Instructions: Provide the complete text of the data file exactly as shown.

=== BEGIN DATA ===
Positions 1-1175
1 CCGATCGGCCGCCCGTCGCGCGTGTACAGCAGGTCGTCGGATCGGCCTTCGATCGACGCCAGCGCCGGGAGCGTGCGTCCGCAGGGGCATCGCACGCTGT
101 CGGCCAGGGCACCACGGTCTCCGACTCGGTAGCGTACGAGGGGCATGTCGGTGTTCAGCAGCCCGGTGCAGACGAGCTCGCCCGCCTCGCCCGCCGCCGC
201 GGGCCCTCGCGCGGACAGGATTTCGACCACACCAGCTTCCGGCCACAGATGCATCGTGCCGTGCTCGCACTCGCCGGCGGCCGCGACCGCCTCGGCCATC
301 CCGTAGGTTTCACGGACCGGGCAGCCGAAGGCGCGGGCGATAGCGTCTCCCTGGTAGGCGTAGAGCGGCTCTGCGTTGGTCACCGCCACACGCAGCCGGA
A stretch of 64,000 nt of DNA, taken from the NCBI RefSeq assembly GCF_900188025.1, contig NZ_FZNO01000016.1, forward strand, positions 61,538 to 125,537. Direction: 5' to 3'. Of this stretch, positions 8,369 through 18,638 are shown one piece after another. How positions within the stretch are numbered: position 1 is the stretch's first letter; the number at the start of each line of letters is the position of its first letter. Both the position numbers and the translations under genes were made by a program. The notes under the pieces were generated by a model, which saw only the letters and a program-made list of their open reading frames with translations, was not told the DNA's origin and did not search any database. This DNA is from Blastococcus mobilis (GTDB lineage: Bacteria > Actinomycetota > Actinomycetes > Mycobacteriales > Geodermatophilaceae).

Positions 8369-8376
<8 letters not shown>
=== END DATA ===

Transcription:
Positions 1-1175
1 CCGATCGGCCGCCCGTCGCGCGTGTACAGCAGGTCGTCGGATCGGCCTTCGATCGACGCCAGCGCCGGGAGCGTGCGTCCGCAGGGGCATCGCACGCTGT
101 CGGCCAGGGCACCACGGTCTCCGACTCGGTAGCGTACGAGGGGCATGTCGGTGTTCAGCAGCCCGGTGCAGACGAGCTCGCCCGCCTCGCCCGCCGCCGC
201 GGGCCCTCGCGCGGACAGGATTTCGACCACACCAGCTTCCGGCCACAGATGCATCGTGCCGTGCTCGCACTCGCCGGCGGCCGCGACCGCCTCGGCCATC
301 CCGTAGGTTTCACGGACCGGGCAGCCGAAGGCGCGGGCGATAGCGTCTCCCTGGTAGGCGTAGAGCGGCTCTGCGTTGGTCACCGCCACACGCAGCCGGA
A stretch of 64,000 nt of DNA, taken from the NCBI RefSeq assembly GCF_900188025.1, contig NZ_FZNO01000016.1, forward strand, positions 61,538 to 125,537. Direction: 5' to 3'. Of this stretch, positions 8,369 through 18,638 are shown one piece after another. How positions within the stretch are numbered: position 1 is the stretch's first letter; the number at the start of each line of letters is the position of its first letter. Both the position numbers and the translations under genes were made by a program. The notes under the pieces were generated by a model, which saw only the letters and a program-made list of their open reading frames with translations, was not told the DNA's origin and did not search any database. This DNA is from Blastococcus mobilis (GTDB lineage: Bacteria > Actinomycetota > Actinomycetes > Mycobacteriales > Geodermatophilaceae).

Positions 8369-8376
<8 letters not shown>